To honor those who have passed, MSC CAMAC invites all students to see its ofrenda, providing a way for people to come together while commemorating the Day of the Dead.
Día de los Muertos, or the Day of the Dead, takes place on Nov. 1-2. In addition to the Hispanic Presidents’ Council hosting a virtual ofrenda and face painting tutorial on Oct. 30, MSC CAMAC — Committee for the Awareness of Mexican-American Culture — is now displaying an ofrenda in person. The display includes photographs of students’ past loved ones and will be available in the Reynolds Gallery from Oct. 29 to Nov. 3.
Analisa Garcia, environmental geosciences senior and vice-chair of MSC CAMAC, said the organization strives to inform students about the cultural richness of Latinx communities.
“The purpose is to put on programs that will bring awareness and understanding of Latinx cultures and values to Texas A&M University and the Bryan-College Station community,” Garcia said. “We also work to provide our members with the opportunity to educate themselves and others about current events that are impacting Latinx cultures.”
Regarding the exhibit, Mariana De Hoyos, chemical engineering sophomore and cultural director for MSC CAMAC, said it will display an ofrenda to celebrate those who have passed, keeping their memory alive with friends and family who are still here.
“An ofrenda is basically an altar to commemorate the loved ones who passed away,” De Hoyos said. “There’s symbolic elements placed all around the ofrenda like [candy] skulls, marigolds, salt [and] pictures. It’s a beautiful exhibit to just look at and appreciate, seeing all the faces of people who were once here and honoring them.”
Keiry Argueta, agribusiness senior and chair of MSC CAMAC, said the organization made the ofrenda interactive for students while also displaying their culture.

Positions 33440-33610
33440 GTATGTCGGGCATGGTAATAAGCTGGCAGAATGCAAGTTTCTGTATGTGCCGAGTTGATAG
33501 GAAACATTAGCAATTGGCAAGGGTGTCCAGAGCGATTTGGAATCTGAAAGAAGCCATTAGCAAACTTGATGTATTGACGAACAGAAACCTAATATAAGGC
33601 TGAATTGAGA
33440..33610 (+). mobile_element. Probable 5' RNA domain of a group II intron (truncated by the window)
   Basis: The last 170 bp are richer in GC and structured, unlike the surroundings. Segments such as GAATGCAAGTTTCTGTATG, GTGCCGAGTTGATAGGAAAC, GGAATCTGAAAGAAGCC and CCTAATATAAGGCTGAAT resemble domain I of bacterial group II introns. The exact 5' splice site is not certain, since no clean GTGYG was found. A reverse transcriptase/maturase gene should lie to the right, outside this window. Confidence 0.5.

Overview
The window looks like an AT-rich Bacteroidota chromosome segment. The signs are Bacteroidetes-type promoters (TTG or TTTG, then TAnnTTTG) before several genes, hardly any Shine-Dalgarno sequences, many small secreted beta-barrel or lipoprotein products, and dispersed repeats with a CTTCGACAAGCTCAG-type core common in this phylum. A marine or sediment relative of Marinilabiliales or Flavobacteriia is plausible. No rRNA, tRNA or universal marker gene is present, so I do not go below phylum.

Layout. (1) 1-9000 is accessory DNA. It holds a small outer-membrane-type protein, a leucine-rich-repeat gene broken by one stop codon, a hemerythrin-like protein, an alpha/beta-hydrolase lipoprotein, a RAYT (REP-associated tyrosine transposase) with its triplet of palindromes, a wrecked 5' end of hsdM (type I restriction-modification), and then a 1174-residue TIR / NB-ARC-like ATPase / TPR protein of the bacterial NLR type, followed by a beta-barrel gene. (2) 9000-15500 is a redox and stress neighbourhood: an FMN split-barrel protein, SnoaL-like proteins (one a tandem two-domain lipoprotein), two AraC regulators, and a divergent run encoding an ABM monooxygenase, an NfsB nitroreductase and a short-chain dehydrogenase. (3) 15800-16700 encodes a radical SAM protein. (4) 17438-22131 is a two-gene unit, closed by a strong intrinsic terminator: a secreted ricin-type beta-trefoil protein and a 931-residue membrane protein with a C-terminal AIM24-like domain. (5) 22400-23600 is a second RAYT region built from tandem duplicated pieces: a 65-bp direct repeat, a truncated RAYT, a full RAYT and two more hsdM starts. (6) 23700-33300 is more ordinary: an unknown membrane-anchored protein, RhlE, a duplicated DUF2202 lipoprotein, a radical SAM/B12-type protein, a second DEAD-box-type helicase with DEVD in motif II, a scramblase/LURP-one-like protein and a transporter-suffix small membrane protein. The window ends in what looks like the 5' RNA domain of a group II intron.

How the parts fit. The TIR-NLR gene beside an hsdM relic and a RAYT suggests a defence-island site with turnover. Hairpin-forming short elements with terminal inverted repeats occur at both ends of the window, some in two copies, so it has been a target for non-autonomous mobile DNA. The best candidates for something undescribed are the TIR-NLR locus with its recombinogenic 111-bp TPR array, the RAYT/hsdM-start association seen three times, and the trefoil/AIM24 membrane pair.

“We opened up picture submissions for our whole community here at Texas A&M, [so] it’s pictures that people on campus have submitted of their loved ones,” Argueta said. “It is going to bring our community together because it’s pictures of different Aggie families. The cultural significance of the altar itself is allowing our culture to celebrate the dead too in an open space where everybody can see how we celebrate them, what we [offer], and how the altars look.”
When attending the exhibit, Garcia said students will observe multiple photographs that are framed and displayed on the traditional ofrenda with flowers and candles.
“It’s welcoming back the spirits of your past loved ones, [similar to] a reunion,” Garcia said. “For all those who participated, they’re able to go see the ofrenda in the gallery and see their family members. It’s a reflection of how this exhibit wants to let people know this is not only to teach people about Día de los Muertos, but it’s also something that you’re actively able to participate in.”
De Hoyos said she hopes students will understand the Day of the Dead is not a holiday of mourning, but one of celebration.
“Death is a scary concept, but in our Mexican heritage, we emphasize that death is a part of the circle of life,” De Hoyos said. “It’s just an acknowledgement that death is going to come. It happened to our past loved ones, so we created this ofrenda to remember them [and] celebrate their life on Earth.”
Encouraging students to visit the exhibit, Garcia said it may provide them with a new learning experience while allowing some to honor past loved ones.
“In American culture, we definitely hear about the Day of the Dead. We’ll learn about it at school, but maybe we aren’t able to fully comprehend it [outside of movies like] Coco,” Garcia said. “It’s different when you’re only seeing something from a screen as opposed to coming up to one and actually seeing one in-person and understanding just how personable it can be.”